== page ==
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The total share of foreign direct investment (FDI) flows to least developed countries (LDCs) remains very low and is often focused on resource extraction. Whereas most studies have focused on host countries’ measures to attract FDI, this chapter instead focuses on what the development partners of LDCs can do to promote and facilitate more quality and sustainable FDI to LDCs, either directly or indirectly. Direct support measures support outward FDI, such as financing programs and risk management instruments. Indirect support include support for improving the investment climate or the negotiation of international investment agreements. This chapter suggests certain avenues and likely scenarios that assist the customizations of home country measures (HCMs) to work for LDCs. For example, while it is laudable that home country governments support their firms to invest in LDCs, this may distort competition among foreign investors but also domestic firms in the similar sector. Support measures can also be designed conditional upon investor’s compliance with certain criteria of sustainable and responsible investment, such as technology transfer, climate protection, and respect for human rights.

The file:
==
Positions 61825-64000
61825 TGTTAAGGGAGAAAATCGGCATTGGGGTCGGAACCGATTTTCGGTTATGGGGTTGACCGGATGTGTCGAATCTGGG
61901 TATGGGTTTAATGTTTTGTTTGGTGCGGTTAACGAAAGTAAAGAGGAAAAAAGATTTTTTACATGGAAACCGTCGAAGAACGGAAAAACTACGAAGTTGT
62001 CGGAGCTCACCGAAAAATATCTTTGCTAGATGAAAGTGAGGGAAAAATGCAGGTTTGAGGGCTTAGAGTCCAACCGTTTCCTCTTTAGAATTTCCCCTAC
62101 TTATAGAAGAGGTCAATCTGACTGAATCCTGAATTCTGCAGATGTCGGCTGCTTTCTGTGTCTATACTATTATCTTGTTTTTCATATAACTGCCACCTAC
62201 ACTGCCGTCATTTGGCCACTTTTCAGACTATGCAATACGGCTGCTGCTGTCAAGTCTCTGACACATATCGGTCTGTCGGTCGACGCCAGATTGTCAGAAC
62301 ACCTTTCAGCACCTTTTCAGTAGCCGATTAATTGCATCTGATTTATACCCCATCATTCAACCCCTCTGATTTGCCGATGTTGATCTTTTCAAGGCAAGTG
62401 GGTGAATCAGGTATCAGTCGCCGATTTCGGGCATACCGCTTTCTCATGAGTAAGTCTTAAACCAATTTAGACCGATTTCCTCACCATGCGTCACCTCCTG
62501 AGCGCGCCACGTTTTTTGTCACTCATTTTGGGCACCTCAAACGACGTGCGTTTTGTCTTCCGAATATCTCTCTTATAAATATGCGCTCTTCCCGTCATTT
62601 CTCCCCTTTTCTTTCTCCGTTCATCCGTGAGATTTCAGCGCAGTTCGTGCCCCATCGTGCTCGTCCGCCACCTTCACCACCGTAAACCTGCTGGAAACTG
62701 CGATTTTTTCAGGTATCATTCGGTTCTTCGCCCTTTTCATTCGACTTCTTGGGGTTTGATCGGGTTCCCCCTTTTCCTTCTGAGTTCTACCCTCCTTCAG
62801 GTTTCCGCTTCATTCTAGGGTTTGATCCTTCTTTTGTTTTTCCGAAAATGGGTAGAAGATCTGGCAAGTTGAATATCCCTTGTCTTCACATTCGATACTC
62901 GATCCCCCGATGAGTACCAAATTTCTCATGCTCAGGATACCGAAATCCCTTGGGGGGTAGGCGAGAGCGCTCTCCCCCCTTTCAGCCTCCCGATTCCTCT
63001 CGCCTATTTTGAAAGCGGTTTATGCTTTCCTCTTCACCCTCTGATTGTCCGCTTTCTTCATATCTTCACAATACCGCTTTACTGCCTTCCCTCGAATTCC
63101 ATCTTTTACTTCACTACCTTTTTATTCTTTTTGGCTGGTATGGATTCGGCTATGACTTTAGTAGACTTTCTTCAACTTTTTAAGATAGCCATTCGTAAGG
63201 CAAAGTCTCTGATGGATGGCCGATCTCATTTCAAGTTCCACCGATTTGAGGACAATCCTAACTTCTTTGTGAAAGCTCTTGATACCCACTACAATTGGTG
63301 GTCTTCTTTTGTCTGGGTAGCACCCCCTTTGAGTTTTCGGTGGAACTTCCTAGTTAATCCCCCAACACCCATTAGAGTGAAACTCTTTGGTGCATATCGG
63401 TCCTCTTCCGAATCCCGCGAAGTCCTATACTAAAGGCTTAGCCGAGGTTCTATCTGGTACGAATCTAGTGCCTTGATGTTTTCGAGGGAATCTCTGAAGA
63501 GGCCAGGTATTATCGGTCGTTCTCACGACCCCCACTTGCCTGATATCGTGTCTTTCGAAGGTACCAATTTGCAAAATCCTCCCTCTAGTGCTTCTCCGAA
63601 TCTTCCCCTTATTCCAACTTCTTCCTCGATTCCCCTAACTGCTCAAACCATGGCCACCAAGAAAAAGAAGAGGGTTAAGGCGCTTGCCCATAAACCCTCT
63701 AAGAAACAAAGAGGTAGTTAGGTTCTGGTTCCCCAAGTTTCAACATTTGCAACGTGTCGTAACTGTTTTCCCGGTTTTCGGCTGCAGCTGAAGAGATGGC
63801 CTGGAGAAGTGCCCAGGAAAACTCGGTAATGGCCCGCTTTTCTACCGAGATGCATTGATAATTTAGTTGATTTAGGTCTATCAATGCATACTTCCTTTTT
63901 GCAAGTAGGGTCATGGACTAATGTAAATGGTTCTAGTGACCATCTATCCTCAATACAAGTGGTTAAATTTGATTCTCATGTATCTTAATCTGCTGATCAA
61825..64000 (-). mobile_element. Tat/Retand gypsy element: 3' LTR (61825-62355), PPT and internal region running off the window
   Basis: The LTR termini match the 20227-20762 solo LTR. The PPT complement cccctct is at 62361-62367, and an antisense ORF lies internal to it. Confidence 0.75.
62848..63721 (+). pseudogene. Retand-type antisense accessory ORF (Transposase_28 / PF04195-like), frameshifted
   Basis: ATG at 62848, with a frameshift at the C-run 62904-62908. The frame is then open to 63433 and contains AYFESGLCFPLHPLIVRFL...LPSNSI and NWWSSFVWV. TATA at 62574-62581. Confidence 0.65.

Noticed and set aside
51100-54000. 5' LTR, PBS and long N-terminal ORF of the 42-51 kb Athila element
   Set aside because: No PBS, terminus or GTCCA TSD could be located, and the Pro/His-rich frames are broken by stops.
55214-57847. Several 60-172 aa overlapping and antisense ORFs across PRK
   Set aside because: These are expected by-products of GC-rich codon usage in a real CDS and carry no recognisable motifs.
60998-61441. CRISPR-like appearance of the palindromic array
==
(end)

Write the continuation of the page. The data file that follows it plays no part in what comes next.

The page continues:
This book advances the idea that in order to address some of the criticisms against investor-state dispute settlement, a large majority of states have taken a 'normative' strategy, negotiating or amending investment treaties with provisions that potentially give more control and greater involvement to the contracting parties, and notably the home state. This is particularly true of agreements concluded in the past fifteen years. At the same time, there is a potential revival of the 'remnants' of diplomatic protection that are embedded in investment treaties since the beginning of the system. But why is the home state being brought back into a domain from which it was expressly excluded several decades ago? Why would a home state be interested in intervening in these conflicts? Is this 'new' role of the home state in foreign investment disputes a 'return' to diplomatic protection of its nationals, or are we witnessing something different?